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[aprssig] Satellite positions: FREQUENCY

Greg Dolkas ko6th.greg at gmail.com
Thu Oct 20 04:20:11 UTC 2011


Hi Lynn,

More, below...


On Wed, Oct 19, 2011 at 4:23 AM, Lynn W. Deffenbaugh (Mr) <
ldeffenb at homeside.to> wrote:

>
>> Anything more than an hour away will have to get converted to a specific
>> time anyway, and written down, otherwise it will get forgotten or
>> mis-remembered.
>>
>
> Then just query again when you think you've got the time.  Remember, this
> is for CASUAL satellite pursuit. (3 hours from now, I'll not be anywhere
> near the radio).  If you mis-remember a future pass time, oh well.  If you
> happen to recall it later (didn't that say somewhere around NOW), send
> another query.
>

I still very much prefer a specific time for anything that's more than an
hour from now.  Casual operating is even more dependent on ease of use, and
a specific time is easier for me.


>
>  I'm not sure how it would fit, but knowing the date as well as the time
>> would be good, given that a suggested near-GEO satellite could have passes
>> lasting more than a day, and not repeating for more than a day.
>>
>
> Delta times remain short.  They reference NOW and the whole service is
> intended to be immediate, not future.  Why do people text so much?  They
> like the immediate feedback.  Yes, serious satellite workers plan hours
> (days?  weeks?) into the future to catch that "perfect" pass.  This isn't
> intended for them.  It's intended for quick pertinent information for NOW
> and hints into the future.
>

The inclusion of the date along with the time is not so important now,
because of the sorts of sats we currently have up there.  Mostly the
suggestion is preparing for the future, though even now it's a help in
reducing confusion.


>
>  Hmmm, LOS in 507min is kind of meaningless too.  Maybe LOS in 8h27m if
>> it's longer than an hour away?
>>
>
> Expect the delta time format to transform when I have a moment (or maybe
> 6m29s) available.   That's a suggestion I can agree with.
>

:-)  Again, resolution to Seconds is not generally important or useful.  I'd
rather have a clearer message than a more precise one.  Casual operating is
best when it's easy to comprehend.


>
>
>> Don't forget about the max elevation for the pass.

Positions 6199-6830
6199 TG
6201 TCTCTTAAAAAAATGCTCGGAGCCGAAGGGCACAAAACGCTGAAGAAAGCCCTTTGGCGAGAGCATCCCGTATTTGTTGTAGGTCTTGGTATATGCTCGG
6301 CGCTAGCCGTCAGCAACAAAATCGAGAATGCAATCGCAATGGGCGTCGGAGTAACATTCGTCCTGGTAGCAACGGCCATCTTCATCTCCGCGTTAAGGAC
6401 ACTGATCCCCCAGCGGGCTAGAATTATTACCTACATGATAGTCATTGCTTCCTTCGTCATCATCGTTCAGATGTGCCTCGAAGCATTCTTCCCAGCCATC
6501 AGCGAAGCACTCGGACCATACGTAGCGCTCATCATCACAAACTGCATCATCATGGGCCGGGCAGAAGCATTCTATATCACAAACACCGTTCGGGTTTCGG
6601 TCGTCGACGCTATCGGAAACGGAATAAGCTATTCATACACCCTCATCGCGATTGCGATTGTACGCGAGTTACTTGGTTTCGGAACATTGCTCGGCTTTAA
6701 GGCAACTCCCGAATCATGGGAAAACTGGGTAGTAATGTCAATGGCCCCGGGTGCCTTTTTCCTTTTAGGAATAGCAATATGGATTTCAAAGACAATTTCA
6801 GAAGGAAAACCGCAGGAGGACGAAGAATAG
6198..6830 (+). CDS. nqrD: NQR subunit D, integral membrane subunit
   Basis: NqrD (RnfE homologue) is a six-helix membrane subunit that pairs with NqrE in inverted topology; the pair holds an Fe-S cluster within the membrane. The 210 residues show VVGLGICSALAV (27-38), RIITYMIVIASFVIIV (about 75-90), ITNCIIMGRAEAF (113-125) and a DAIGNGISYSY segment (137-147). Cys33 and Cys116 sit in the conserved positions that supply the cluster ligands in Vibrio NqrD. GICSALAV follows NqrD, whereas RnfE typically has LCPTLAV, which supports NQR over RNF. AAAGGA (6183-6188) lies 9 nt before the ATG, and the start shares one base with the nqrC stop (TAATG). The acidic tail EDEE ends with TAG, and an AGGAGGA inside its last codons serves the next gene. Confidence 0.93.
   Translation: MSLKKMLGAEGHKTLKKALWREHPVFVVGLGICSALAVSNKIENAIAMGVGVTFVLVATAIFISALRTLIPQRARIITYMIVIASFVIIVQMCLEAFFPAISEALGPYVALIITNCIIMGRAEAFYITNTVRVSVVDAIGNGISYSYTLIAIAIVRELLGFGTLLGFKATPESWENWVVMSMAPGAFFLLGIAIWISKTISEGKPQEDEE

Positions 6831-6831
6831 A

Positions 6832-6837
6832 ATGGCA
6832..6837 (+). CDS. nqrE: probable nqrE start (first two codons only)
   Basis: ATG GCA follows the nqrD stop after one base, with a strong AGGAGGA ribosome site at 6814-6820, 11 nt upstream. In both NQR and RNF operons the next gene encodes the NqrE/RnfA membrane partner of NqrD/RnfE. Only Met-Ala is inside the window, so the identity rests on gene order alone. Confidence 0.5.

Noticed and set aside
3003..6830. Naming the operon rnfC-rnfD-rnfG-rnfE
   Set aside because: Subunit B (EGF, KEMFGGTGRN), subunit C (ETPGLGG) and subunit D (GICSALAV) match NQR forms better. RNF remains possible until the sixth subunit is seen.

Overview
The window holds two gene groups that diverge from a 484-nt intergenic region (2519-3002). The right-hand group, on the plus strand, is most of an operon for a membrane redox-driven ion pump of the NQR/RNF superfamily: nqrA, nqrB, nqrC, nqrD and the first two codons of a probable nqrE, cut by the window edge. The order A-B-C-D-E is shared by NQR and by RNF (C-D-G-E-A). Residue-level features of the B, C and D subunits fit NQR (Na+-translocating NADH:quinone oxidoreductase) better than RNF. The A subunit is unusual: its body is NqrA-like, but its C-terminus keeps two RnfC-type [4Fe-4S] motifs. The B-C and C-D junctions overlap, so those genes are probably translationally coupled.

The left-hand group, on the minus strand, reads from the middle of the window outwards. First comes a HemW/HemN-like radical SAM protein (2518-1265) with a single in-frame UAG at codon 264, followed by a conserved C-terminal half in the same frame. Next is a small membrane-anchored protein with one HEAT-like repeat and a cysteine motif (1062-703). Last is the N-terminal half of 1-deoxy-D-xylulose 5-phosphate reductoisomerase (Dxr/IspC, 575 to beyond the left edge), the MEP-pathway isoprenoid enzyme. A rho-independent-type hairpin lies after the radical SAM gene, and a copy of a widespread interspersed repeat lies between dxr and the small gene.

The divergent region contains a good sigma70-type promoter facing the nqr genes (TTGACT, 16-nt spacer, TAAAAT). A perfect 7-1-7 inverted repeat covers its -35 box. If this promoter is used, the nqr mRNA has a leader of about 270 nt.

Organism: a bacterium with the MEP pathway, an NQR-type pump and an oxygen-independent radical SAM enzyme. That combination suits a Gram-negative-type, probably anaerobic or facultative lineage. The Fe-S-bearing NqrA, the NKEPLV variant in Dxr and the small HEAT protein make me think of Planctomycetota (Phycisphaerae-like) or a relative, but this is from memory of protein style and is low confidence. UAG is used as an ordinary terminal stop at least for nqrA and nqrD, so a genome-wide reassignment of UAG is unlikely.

>>
>
> It's already there.  You haven't queried recently, have you?
>

Just tried it again.  Thanks!


>
>  ...especially if the Az of that max elevation is also given.  "10 degree
>> pass behind that big hill over there to the East..."  Yeah, skip it.
>>
>
> Considering the azimuth along with the MaxEl for future passes and possibly
> a heading (4 or 8 compass points in characters) within a pass.  I'm finally
> hearing the INFORMATION that would be useful instead of PRESENTATION
> critiques.
>

8 points is usable, though a real Az is more consistent (El is in degrees
too).  4 points is a little too blunt.  And, Bob has a good suggestion too,
to indicate whether the pass is North or South headed.  Depending on where
you live, some satellites (ISS notably) are pretty deterministic in the
shape of their passes, but the general case is useful.  The polar orbit sats
can go N->S or S->N and have the same MaxEL and AZ.  You need to remember
whether they're an AM or PM North-heading bird, and what time it is, and now
you're having to think too much.

One last comment on the PRESENTATION thing.  It's important, once the basics
are in place, because that's what sets the really great and usable
applications apart from the not-so great.  I switched to APRSIS from Xastir
for my 24x7 iGate in no small part because of that.  Bob is the genius for
making insanely creative things out of bits and pieces one would never have
thought to use in that way, but he often has to resort to nearly
incomprehensible display methods for his input and/or output.  (Not his
fault, sometimes the bits just don't exist.)  Your gift is to take the
complicated stuff and make it easy to use, and "just work".  Don't give up
on us now.


>
>
>> I like the idea of asking what satellites are coming up next, but prefer
>> that to be the default if the message is empty.  Otherwise, the message
>> would have a command and a satellite name, say "PASS satellite,
>> satellite...", leaving open other commands, perhaps for MODE, FREQ, or other
>> things that can be predicted based on the satellite, time of day, and your
>> location.
>>
>
> Non-satellite-directed queries (SATS or SATSRV) are further out in the
> future, maybe 7d13h or so... (but that's just a delta estimate).
>



>
> Lynn (D) - KJ4ERJ - Author of APRSISCE for Windows Mobile and Win32
>
>
Greg  KO6TH
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